ThePeculiarParticle

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1. Physics Behind a Fly Fishing Cast

Anyone who is friends with me knows I love fishing of any kind. The one which I feel is the most labor intensive per cast is most certainly fly fishing, and know any of the friends I’ve taught even the most basic casts will agree. For those who aren't familiar with fly fishing, it separates itself from any other kind with the type of rod, reel, and cats the user makes. Regular fishing uses a reel where the user casts out in one fluid motion where they wish to go. In fly fishing, the flies, or baits, are so small that the caster needs to swing the line through the air in order to get it anywhere they want. So how are casts of over 100 feet possible with flies which weigh less than a gram? Well it is actually the same principle behind a whip. A fly cast begins with a person raising the rod tip behind them while keeping tension in the line. Then the caster rockets their wrist forward. This flick of a wrist is all the momentum that is required to rocket the line forward. The small quick movement on the end of the rod translates to an incredibly fast traveling rod tip, acting like a lever arm spanning anywhere between 8 and 10 feet, resulting in a large amount of torque. Once the wrist has finished its flick around 1:30 position, then the momentum is transferred through the rod and to the rod tip which bends similar to a whip. The momentum doesn't stop there though, and this is the secret to a far reaching cast: the line. The momentum is transferred to the line which weighs considerably more than the fly itself in order to travel the needed distance. As the momentum travels from the fisherman’s arm, to rod, to line, the law of conservation of momentum applies. So, when momentum is transferred between each part the mass decreases, resulting in an increasing velocity of said part. By the time it reaches the end of the floating line to the leader, it is whippings through the air at incredible speeds. As mentioned before, this movement parallels the end of a whip. This slowed down footage of a cast shows the momentum being transferred through all mediums in order to cast the fly. So, while I can explain the physics behind a cast, I still can't explain why whenever I have the prime opportunity to cast towards a fish, my fly always ends up snagged in a tree. That though is a problem to be solved another day. I'm guessing it's some kind of undiscovered attractive force between the two. As always thanks for reading! - ThePeculiarParticle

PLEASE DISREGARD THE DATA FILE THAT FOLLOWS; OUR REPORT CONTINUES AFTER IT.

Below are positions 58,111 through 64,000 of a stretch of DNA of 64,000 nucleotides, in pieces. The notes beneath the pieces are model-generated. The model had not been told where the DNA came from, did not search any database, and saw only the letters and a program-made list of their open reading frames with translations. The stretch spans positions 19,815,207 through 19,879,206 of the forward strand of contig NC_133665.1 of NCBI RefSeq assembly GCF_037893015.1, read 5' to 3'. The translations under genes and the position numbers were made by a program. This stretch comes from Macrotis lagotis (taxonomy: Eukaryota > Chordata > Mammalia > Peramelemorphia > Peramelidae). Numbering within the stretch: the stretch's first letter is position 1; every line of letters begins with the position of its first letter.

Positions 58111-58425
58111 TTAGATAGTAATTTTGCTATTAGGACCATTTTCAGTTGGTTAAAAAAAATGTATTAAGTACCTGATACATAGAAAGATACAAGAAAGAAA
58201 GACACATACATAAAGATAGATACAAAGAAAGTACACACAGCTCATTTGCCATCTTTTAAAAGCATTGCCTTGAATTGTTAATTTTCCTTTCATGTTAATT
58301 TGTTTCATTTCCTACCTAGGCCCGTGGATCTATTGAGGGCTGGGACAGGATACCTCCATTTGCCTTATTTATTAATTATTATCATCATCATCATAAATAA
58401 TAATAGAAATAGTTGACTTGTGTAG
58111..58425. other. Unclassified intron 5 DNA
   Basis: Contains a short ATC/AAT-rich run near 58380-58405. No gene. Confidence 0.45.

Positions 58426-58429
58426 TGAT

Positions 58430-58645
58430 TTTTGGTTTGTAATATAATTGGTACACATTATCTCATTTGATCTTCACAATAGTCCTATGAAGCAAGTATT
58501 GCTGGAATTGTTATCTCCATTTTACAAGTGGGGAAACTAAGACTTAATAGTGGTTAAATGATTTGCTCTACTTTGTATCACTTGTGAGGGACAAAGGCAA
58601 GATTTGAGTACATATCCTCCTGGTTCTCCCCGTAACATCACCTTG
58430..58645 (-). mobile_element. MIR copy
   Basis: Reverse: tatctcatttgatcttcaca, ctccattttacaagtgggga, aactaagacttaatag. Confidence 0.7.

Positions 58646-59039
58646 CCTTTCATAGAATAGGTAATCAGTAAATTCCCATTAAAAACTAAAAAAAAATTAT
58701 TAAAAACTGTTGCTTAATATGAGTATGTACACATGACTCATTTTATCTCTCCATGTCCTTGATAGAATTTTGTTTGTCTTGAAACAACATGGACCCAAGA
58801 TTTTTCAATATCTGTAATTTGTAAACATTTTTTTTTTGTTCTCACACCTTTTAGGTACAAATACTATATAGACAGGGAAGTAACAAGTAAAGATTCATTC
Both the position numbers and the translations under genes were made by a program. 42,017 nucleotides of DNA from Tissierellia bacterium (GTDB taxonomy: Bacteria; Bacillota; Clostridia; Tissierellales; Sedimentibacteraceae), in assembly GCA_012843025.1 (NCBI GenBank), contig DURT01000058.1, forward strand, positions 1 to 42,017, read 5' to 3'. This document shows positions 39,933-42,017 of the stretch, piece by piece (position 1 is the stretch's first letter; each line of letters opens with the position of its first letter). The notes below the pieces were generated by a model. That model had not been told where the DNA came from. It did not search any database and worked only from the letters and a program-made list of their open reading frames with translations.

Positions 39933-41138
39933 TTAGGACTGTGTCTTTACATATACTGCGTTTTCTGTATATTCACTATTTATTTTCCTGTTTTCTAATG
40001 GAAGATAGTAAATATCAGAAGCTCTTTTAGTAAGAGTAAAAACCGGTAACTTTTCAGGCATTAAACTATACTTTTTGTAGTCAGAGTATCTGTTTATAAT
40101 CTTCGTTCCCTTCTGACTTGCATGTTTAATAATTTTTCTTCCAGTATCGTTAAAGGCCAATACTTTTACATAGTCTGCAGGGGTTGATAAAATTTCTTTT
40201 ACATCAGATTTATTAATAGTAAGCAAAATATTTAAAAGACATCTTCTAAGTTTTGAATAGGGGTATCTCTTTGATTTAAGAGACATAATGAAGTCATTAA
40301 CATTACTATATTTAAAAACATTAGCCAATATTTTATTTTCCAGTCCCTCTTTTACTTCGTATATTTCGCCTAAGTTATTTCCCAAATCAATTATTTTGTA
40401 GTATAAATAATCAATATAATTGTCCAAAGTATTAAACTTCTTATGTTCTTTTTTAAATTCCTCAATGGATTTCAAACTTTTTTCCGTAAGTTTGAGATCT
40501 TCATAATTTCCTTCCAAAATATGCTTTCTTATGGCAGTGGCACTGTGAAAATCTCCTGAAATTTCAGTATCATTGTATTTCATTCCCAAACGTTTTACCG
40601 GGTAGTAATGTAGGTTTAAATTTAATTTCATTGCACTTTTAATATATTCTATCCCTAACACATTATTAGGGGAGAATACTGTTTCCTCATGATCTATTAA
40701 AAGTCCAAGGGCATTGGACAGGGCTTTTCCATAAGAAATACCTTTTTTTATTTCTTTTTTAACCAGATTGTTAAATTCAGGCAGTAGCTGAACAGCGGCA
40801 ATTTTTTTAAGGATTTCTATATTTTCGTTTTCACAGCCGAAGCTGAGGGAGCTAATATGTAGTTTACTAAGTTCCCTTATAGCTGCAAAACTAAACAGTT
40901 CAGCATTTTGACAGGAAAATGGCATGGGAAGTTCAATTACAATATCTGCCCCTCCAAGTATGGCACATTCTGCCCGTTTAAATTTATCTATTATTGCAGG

2. Go With the Flow

Ever add too much food coloring or dye to water and wish there was a way to separate it out? “Yea it happens all the time TPP what about it?” I hear you say. Well I just wanted to show a phenomenon where the mixing of different fluids can be reversed, but it only occurs under certain circumstances. Laminar flows only occur in situations depending on the viscosity or velocity of a fluid. When fluids mix slower, there is less chance of a turbulent flow where the creation of eddies. Eddies are what cause substances to mix in other planes than just lateral. This action is immensely harder to reverse due to the chaos of mixing turbulence brings. When Laminar flows occur, the two parts of the mixture only flow in the lateral plane, allowing the layers to slide past one another. The result is that this mixing can be easily reversed by reversing the motion which mixed it originally. So, I’m afraid the dyed water will remain a cluster of colors, but, on the bright side, you now have a great party trick to show off and impress your friends. Here is a helpful video on the subject: As always thanks for reading! - ThePeculiarParticle
3. Two Cool Physics Sources

So, as a recap for mid year, I wanted to talk about two types of physics related media . These two sources have inspired ideas for blog posts, and are things I listen or watch for enjoyment. So without further adieu, here they are: 1. Twenty Thousand Hertz - What is it? Well, it is a podcast about sound. Wait don’t leave just yet... It is a lot better than it sounds, I swear. This labor of love connects the sounds we hear everyday to physics, psychology, ecology, and even history. The topics range, with subjects that could interest most listeners, and I cannot recommend this series enough. If you take anything away from this post, it would be give one a try. One of my favorites is simply titled “Space”, where sound is described interacting with different environments, including what a person’s voice would sound like on different planets. Whatever your taste is there is, an episode for it. https://www.20k.org/archive 2. The next channel is more for those interested in engineering. It is not as widely known as some other favorites such as VSauce or Mark Rober (both of which I cannot recommend enough), but that's because it is a specific niche. If you are more curious in the engineering designs which have shaped current society and how they work alongside physics, then this is the place to be. Whether you are sure of a future in engineering or only dabble, then this is a good place to find out if something like this is a path which interests you. https://www.youtube.com/channel/UCR1IuLEqb6UEA_zQ81kwXfg/videos As always thanks for reading! - ThePeculiarParticle